February 27, 2024

The first 2020 presidential debate took place Sept. 29 between President Donald J. Trump and Democratic presidential nominee Vice President Joe Biden.

Since the first presidential debate between John F. Kennedy and Richard Nixon in 1960, debates have been a major part of the election process. They consist of both major party candidates answering a series of questions asked by a neutral  moderator and debating issues to attempt to win the votes of the American electorate. Third-party candidates are not usually allowed in the debates, as a candidate must poll at least 15% to participate.

For many California Baptist University students, the 2020 election is the first presidential election in which they are eligible to vote. Trevor Mannion, professor of political science, said that students should approach watching the debates with a certain mindset.

“Go in with an open mind favoring neither candidate, and when either makes a bogus claim you should call it out or research it if you do not believe it,” Mannion said. “Students (or any interlocutor) need to be challenged.”

Mannion said most people typically walk into a debate with a pre-determined bias toward a particular candidate.

“The literature that I have read on this has shown that there is no correlation between a debate’s victor and the candidate nominated,” Mannion said.

Mannion cited evidence for the lack of correlation between debates and election winners by discussing the 2000 election between George W. Bush and Al Gore.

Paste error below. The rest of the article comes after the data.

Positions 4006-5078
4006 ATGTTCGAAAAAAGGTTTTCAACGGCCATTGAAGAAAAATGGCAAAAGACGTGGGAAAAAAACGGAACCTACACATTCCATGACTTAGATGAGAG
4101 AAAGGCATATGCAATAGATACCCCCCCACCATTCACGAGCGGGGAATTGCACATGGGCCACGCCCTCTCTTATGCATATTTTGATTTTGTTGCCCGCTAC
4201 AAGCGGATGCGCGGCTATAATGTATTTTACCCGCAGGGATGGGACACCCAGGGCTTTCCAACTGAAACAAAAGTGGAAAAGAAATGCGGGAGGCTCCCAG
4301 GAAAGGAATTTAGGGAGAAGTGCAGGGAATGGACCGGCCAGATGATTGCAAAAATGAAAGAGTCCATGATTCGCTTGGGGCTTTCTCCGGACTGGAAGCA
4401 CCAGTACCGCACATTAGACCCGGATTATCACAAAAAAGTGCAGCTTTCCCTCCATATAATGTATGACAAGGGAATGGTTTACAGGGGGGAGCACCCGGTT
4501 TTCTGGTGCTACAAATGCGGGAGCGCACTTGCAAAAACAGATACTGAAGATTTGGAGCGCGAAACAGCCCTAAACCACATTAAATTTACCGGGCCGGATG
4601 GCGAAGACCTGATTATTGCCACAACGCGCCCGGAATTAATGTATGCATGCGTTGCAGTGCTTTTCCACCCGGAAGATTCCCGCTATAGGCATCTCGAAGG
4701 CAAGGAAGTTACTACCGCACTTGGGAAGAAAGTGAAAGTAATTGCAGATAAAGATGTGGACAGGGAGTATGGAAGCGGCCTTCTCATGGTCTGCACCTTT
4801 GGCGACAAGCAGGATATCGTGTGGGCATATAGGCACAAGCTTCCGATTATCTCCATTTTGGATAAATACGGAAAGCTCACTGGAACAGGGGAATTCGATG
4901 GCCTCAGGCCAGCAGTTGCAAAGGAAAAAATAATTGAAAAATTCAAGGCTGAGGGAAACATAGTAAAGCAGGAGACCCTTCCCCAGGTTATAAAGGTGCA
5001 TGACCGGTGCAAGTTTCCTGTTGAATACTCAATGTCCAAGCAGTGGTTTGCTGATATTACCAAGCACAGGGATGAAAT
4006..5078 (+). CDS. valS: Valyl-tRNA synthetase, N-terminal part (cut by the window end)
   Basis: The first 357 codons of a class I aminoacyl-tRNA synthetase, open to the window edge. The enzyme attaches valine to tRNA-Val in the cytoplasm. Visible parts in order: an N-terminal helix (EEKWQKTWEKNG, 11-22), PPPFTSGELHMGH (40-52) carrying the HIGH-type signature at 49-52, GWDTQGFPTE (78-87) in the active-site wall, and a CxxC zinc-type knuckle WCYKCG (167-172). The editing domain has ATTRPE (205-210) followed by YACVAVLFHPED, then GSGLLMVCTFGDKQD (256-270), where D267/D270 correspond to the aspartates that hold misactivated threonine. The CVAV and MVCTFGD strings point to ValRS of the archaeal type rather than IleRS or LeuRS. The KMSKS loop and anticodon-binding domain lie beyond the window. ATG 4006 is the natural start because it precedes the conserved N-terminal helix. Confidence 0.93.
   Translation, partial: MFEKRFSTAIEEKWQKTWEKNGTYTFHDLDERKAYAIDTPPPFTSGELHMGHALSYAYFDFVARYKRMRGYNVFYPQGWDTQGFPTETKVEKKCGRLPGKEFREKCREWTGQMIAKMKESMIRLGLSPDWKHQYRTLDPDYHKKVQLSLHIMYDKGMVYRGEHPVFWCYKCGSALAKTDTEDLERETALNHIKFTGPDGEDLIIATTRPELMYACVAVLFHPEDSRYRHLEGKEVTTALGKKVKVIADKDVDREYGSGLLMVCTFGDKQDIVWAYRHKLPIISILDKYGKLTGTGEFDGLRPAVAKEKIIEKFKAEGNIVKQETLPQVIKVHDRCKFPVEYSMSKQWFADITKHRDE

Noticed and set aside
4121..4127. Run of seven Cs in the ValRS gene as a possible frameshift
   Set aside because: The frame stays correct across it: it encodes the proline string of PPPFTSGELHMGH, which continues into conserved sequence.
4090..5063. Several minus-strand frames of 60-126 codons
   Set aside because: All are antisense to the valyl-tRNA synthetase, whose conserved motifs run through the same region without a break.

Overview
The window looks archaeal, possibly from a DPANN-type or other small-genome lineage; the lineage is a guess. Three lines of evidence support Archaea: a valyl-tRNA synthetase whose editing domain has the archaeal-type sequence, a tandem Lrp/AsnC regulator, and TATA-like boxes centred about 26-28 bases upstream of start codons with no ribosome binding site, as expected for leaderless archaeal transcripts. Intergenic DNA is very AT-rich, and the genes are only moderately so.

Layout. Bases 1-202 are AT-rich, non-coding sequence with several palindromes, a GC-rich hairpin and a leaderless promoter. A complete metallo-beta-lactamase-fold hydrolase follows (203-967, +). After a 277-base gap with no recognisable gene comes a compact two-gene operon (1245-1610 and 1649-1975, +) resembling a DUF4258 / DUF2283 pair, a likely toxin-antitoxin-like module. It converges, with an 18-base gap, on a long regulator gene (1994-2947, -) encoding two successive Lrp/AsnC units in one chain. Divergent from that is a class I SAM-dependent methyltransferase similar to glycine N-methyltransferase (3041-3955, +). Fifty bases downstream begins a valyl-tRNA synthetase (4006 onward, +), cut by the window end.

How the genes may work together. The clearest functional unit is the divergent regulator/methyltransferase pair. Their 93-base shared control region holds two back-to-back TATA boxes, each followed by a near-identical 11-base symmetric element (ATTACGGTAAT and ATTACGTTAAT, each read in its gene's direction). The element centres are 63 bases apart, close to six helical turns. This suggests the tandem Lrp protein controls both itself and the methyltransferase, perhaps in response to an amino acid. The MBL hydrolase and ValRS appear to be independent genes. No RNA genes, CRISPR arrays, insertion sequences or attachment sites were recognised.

According to exit data, Gore won the debates against Bush, but Bush won the election and became president.

The 2020 election is taking place during unprecedented times, and COVID-19 has thrown in a unique variable. Mannion also spoke on this topic, elaborating by noting the heightened sense of issues during this election.

“To play politics as usual during these unprecedented times is odd,” he said. “The polarized speech by both candidates makes this election seem more ‘make or break America’ than most others I have seen.”

Marlene Buitron, sophomore political science major and member of the debate team, said she watches the debates to learn about candidates’ thoughts on important issues.

“Facts are crucial during debates because they help the audience understand the problem being debated along with learning what possible solutions are,” Buitron said.

Brooke Fenex, junior history major, is a second-time voter in a presidential election. She said she is extremely passionate about the world of politics and the importance of staying informed as the election progresses.

“When I am watching presidential debates, I am looking for candidates to discuss action plans for current issues, typically social issues such as Black Lives Matter, institutional racism and LGBTQ+,” Fenex said. “It is our civil duty to engage with the presidential debates or any kind of national campaigning.”

The next presidential debate for the 2020 election will be held on Oct. 22, as the second debate that was scheduled for Oct. 15 was canceled after Trump contracted COVID-19.

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